Added MRK.  MRK is one of the highest quality companies that I didn't already own.  I had bypassed this company in the past due to its slow dividend growth -- frozen from 2006 to 2010, then raises not often higher than ~2% for several years after that.  Things picked up considerably in 2019 (raise of $.48/q to $.55/q) and again in 2020 ($.55 to $.61).  The most recent raise, announced in November, was a more modest 6.6% but certainly adequate for my needs; the average yield of my buys was 3.3%.  Their earnings growth is projected to be 6-8% in the next few years, and I would like to see dividend growth in that neighborhood as well.  This position is full.

Sold EMR.  EMR's last 5 dividend raises have all been about 1%.  This summer I sold the shares I had bought at the lowest yields, around 3%.  Then I sold the shares I had bought at a bit higher yield, around 3.25%.  I had originally intended to hang onto the shares I had bought at 3.5% and higher, but after the raise was declared in November -- $.50 to $.505 -- I threw in the towel.

Sold HON.  I just initiated my small position in HON last quarter.  The shares were in my SEP IRA, which is a closed portfolio (I'm no longer self-employed and thus am not contributing to that IRA).  I bought my shares in late August and September at an average price of $165; then in November, the price took a jump up.  I thought about it for a couple weeks and then decided to take the bird in the hand, selling my 30 shares on November 25 at about $208, for a gain of about 26%.  The recent dividend raise was only 3.3% and I felt the shares were likely fully valued.  Because I want the SEP to be fully invested, within a day or two I put the proceeds into AMGN, MRK, ABBV, and CVS.  I still like HON and would consider buying shares again.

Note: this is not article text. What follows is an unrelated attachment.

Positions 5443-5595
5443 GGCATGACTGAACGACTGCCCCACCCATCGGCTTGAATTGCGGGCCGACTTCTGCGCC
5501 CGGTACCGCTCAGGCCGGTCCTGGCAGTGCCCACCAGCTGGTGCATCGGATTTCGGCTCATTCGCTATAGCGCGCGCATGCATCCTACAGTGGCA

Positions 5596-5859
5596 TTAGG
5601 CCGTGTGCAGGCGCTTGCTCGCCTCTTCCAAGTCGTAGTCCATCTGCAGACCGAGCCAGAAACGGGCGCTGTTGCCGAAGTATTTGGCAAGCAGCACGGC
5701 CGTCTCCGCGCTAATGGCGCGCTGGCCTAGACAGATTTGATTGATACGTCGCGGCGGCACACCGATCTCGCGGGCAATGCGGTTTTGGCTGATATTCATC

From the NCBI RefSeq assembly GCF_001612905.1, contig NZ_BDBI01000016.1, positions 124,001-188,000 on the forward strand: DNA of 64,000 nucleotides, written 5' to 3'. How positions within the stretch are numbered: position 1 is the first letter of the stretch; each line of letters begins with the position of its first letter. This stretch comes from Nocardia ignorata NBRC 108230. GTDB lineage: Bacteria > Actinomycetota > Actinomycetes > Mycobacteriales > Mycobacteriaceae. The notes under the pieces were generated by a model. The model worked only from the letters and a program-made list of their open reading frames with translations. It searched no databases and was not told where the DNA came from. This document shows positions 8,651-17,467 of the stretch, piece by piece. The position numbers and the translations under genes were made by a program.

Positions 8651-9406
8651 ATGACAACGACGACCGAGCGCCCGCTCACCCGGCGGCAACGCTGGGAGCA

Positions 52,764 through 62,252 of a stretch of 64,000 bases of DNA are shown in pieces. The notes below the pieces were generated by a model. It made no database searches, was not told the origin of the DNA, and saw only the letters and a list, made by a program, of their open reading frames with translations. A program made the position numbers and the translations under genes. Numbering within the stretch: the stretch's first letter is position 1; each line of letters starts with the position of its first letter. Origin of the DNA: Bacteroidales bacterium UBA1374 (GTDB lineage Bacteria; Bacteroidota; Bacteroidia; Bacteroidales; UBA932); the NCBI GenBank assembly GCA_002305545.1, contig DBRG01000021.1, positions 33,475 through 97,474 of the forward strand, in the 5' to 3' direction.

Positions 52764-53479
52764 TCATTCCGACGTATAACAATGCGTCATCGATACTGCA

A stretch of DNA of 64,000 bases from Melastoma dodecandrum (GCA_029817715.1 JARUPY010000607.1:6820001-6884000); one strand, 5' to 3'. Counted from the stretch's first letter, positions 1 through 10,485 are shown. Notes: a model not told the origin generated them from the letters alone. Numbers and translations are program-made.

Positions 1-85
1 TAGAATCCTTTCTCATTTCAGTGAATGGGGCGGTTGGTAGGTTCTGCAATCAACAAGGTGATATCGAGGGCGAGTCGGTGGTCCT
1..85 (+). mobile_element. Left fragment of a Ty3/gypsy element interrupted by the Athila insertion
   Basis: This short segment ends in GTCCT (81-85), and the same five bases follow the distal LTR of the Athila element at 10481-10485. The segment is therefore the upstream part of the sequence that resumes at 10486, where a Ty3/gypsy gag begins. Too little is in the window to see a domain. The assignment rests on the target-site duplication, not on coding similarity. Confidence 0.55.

In addition, I re-initiated a position in V this quarter after having sold my shares in June at 188.  I had a little regret about selling, so when I saw the price had gotten down to 180 at the end of October, I bought in again.

Summary of Rating and Ranking Changes

This quarter there were only 4 changes in quality ratings and rankings for the tickers I'm tracking, one upgrade and 3 downgrades:

In last quarter's report I noted that DIS's quality ratings had taken a hit in 2020, and this quarter they suffered one more downgrade.  Here's a summary of DIS's ratings and rankings at the end of each of the last 5 years:

And yet, here's what DIS has managed to do over that time:

Table of Ratings and Rankings for My Portfolios

Below is the summary table for my holdings, plus a few stocks (DIS, HON, MA) I don't currently hold but am tracking.  Note that anything shaded in orange in the table is a rating or ranking below what I normally like to see.

I hope this information is helpful.  May we all continue to hold on and stay healthy until COVID-19 is a thing of the past!

Seeking Alpha's Disclosure: Past performance is no guarantee of future results. No recommendation or advice is being given as to whether any investment is suitable for a particular investor. Any views or opinions expressed above may not reflect those of Seeking Alpha as a whole. Seeking Alpha is not a licensed securities dealer, broker or US investment adviser or investment bank. Our analysts are third party authors that include both professional investors and individual investors who may not be licensed or certified by any institute or regulatory body.